A report by the Treasury Department's inspector general raised concerns about the screening done by the Internal Revenue Service of electronic filing providers.
The report found that the IRS does not verify the citizenship of the providers or their authorization to work in the United States. Nor does the IRS generally perform credit history checks, and it does only a limited number of criminal background checks.
The report, from the Treasury Inspector General for Tax Administration, found that the IRS did have an effective process for ensuring the applicants meet age requirements and certain suitability checks, such as tax compliance. But the IRS did not have an independent verification process for applicants who claim they are a not-for-profit service.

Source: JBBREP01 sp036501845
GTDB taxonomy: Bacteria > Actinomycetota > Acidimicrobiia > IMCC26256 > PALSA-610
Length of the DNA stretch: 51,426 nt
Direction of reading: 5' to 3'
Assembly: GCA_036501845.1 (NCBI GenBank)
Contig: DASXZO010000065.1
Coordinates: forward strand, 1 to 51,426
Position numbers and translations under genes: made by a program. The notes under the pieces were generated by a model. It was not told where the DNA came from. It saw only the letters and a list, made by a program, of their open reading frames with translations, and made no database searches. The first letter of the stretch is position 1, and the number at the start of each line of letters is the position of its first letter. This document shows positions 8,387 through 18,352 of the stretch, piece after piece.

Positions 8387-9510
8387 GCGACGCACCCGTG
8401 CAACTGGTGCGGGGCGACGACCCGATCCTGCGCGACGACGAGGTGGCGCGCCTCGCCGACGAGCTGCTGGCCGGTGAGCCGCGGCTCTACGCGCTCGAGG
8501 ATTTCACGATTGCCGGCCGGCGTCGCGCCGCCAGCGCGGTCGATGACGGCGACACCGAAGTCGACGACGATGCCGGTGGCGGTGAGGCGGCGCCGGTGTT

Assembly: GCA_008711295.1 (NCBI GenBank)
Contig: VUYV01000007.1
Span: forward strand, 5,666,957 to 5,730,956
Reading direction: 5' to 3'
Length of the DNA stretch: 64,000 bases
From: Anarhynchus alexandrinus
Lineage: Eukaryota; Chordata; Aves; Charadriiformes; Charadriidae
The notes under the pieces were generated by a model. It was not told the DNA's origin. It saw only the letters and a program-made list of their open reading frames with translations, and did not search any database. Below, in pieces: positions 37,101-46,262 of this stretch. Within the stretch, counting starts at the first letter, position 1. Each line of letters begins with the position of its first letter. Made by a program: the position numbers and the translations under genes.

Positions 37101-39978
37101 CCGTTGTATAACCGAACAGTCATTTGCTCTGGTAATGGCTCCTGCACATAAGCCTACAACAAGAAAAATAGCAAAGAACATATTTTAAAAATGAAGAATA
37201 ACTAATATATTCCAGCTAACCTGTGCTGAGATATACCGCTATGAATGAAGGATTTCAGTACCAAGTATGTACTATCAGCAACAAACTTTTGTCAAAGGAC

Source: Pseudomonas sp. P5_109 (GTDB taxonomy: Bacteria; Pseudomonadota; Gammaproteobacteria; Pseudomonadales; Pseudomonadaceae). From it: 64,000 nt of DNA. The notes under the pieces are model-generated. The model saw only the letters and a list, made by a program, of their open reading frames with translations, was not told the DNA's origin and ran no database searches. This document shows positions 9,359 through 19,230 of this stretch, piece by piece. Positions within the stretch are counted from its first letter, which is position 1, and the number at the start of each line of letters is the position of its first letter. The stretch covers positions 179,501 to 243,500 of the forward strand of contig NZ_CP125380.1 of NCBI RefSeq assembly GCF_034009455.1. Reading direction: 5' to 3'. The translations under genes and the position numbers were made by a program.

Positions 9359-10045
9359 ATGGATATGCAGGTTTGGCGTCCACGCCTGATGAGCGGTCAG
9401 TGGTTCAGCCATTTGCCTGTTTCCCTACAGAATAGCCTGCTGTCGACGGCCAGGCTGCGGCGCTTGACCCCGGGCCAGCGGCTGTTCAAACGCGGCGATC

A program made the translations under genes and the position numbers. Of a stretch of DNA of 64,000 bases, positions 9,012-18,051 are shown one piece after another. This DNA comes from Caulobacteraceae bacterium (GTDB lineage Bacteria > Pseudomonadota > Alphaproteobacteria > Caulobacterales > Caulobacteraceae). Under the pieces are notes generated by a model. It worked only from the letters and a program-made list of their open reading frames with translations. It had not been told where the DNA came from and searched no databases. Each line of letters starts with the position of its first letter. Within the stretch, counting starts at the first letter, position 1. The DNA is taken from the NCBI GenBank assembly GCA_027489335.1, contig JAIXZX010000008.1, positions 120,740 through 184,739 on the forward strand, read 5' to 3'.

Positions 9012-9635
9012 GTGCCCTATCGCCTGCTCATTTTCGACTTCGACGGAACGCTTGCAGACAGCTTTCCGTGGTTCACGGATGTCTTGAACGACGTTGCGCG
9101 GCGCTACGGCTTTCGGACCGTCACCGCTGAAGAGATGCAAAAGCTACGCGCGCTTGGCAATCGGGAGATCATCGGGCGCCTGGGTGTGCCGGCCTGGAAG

TIGTA warned that the inadequate screening and monitoring increases the risk to both taxpayers and the federal government of potential losses from unscrupulous e-file providers. "Allowing this risk to continue jeopardizes the IRS's e-File program," said TIGTA Inspector General J. Russell George in a statement. In their response to the report, IRS management agreed with eight of TIGTA's nine recommendations and partially agreed with the one remaining recommendation.